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Financial Reporting: 3 Key Best Practices

Posted by Rick Yvanovich on

Newsflash: In many organizations, variance reviews become a meaningless drill and here's why. Firstly, variances are explained by inherent uncertainty in the marketplace. Secondly, the level of detail may be inconsistent between finance and line managers. Thirdly, it’s a bunch of disconnected numbers.

 

FinancialReportingAssumptions

Same old same old: Variance analysis becomes a “groundhog day” exercise where the same old dialog occurs. Finance listens to explanations about why some numbers are not what they were "supposed to be". This is usually a waste of time since variances are explained by inherent uncertainty in the marketplace. "Things have changed" is probably true regarding most variances, but it's not particularly insightful variance analysis.


Level of detail may be inconsistent between finance and line managers: Even though companies try, forecasting does not generally involve cost center managers at the account level. In short, there is no easy way to incorporate the variance impacts on the year in forecasts even when they are understood.


It’s a bunch of disconnected numbers: Budget and actual data are divorced from underlying operational drivers. Therefore, there is no ready information for segregating unit volume and rate variances. With most financial reporting still done in spreadsheets or in the general ledger system, the contribution to Business Value on the maturity curve is marginal.


Best Practices for Better Budgeting & Forecasting: Make Reporting Useful!

In a recent survey, 88% of finance professionals admitted reliance on spreadsheets for budgeting processes.


That said, whether you try to set up macros in spreadsheets or leverage a reporting software package, taking a best practice approach to financial reporting can save tons of time. Most importantly, putting in a best-practice reporting process represents a major opportunity for the finance to educate the business and operations teams leading to a positive impact on the bottom line.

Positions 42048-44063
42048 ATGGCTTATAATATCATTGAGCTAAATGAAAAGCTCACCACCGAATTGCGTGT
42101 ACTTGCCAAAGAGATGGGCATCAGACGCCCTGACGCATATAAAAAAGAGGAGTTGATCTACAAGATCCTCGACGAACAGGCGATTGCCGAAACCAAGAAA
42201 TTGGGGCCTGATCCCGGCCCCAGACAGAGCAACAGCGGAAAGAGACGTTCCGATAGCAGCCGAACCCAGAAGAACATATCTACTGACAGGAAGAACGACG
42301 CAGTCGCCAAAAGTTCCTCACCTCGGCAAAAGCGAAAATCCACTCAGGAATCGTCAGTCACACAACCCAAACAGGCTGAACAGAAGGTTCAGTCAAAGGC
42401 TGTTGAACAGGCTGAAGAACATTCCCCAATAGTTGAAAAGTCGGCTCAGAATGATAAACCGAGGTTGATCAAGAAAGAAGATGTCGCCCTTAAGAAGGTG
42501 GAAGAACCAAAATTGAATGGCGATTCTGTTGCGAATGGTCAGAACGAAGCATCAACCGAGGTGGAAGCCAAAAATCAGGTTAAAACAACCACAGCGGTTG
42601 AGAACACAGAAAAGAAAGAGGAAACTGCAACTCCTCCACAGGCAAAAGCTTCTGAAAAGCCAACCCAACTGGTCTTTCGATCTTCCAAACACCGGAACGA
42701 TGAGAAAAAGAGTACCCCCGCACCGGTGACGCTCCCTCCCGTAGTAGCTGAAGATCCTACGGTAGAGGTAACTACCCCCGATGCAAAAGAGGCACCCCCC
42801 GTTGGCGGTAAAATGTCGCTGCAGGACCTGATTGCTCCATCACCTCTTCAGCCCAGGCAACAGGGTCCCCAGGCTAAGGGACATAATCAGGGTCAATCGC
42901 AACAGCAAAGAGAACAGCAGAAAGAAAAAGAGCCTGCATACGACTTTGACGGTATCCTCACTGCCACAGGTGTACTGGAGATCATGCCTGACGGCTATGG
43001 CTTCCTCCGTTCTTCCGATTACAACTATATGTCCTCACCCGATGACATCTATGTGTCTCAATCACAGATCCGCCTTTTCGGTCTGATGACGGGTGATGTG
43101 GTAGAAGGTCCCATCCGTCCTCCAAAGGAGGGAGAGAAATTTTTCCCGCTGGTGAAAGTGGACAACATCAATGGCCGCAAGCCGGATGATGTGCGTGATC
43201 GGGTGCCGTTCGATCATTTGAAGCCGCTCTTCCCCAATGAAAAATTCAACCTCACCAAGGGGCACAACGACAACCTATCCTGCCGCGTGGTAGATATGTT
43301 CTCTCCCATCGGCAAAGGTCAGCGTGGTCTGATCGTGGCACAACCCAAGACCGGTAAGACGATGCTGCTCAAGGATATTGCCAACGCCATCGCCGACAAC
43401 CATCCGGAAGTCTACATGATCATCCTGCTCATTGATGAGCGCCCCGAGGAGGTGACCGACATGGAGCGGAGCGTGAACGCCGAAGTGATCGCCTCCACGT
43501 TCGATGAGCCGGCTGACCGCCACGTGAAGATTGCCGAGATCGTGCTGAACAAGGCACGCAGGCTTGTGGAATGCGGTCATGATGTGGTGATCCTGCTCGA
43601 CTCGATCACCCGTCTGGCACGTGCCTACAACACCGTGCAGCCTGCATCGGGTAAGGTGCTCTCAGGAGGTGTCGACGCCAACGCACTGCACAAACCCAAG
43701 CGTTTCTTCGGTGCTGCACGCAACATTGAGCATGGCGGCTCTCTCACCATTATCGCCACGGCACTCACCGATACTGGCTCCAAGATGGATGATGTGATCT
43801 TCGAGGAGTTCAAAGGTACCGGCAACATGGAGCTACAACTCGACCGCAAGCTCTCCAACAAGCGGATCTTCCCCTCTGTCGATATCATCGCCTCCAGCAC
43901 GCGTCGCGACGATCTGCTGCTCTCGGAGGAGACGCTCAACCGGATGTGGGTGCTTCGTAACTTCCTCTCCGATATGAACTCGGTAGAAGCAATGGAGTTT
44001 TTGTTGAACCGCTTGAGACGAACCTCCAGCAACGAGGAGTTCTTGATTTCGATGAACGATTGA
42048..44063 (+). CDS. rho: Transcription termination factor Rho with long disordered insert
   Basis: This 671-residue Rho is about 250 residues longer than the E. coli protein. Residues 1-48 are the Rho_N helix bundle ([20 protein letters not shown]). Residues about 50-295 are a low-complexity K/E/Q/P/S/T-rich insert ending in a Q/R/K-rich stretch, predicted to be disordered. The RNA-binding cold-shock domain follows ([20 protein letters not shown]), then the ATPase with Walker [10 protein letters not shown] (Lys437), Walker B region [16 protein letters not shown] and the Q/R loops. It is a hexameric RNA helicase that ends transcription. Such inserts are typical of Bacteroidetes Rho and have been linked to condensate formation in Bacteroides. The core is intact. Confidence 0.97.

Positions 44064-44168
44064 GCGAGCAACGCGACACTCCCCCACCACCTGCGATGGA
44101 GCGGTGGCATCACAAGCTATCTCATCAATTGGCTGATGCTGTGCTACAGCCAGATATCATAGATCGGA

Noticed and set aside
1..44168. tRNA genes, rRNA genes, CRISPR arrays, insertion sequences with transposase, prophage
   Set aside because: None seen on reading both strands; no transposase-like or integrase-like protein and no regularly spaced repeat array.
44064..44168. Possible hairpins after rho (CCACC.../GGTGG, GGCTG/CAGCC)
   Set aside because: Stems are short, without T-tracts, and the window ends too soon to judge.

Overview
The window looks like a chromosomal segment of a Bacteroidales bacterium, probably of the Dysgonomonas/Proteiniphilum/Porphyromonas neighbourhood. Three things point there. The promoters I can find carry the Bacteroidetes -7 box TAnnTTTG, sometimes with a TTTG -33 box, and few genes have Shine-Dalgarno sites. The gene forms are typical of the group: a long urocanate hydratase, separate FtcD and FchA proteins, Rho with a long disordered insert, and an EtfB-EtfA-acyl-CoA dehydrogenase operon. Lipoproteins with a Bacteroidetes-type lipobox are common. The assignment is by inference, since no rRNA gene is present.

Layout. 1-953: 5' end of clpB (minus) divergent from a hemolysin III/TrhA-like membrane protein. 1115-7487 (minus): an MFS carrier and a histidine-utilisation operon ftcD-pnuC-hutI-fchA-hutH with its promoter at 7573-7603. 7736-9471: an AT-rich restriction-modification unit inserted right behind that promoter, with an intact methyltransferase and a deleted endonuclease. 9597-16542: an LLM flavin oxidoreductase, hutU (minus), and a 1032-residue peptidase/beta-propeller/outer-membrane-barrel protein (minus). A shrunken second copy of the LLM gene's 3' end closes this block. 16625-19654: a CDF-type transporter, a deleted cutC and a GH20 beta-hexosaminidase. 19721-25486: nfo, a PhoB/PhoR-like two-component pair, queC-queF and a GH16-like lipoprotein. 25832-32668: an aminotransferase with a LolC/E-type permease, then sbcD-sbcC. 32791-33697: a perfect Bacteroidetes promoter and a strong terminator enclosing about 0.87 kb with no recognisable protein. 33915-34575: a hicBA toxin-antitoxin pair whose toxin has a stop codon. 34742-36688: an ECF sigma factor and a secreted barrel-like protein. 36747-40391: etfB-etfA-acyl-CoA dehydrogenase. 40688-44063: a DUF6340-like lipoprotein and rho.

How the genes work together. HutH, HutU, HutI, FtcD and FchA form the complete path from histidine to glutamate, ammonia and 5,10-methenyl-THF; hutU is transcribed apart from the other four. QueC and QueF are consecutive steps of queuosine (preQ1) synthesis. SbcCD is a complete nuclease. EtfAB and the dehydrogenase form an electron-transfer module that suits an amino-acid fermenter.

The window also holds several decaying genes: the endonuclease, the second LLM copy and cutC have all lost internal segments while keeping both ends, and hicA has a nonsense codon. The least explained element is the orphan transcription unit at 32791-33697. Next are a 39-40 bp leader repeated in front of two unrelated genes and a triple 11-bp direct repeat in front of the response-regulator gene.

We at Alight want to offer tips for making reports a value-add process that leads to insights, improved decision making, and better forecasting. So, please do read the three best practices below:


#1 Make Reports Interactive: Rather than showing static reports that look nice but cannot be changed, finance should explore enhancing collaboration by enabling interactive (or dynamic) reports. Interactive reports should be set up that empower your team to modify key assumptions and see the impact on model outputs right on a single interactive screen. Having a real-time on-the-fly dashboard report will educate your organization about what levers really drive the business.


#2 Answer The Question “Why the Variance?”: Start with dollar-amount variances at a high level, but then drill down into the operational metrics that tell the story. Executives as well as line managers need finance to provide insights from volume-rate variances that can lead to action items that improve the bottom line. If variance reviews don’t result in an action item, odds are, the meeting was a waste of time.


#3 Automate Batch Reporting: Many organizations require slicing and dicing by location, products, region etc. In these cases, you will often need to create dozens of reports each month in which case, you should have a reporting system that automatically updates all reports with the click of a button. You may experience version control problems and errors with a reporting process that requires you to manually update each report separately.

Source: alightplanning               Author: Ben Lamorte              

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Infor10 Financials Business provides meaningful analysis from integrated, accountable data, available in real time. Read more about the solution, supplied by TRG International here.   

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Topics: Financial consolidation, planning and reporting, Financial Accounting Management Software

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 Rick Yvanovich
 /Founder & CEO/

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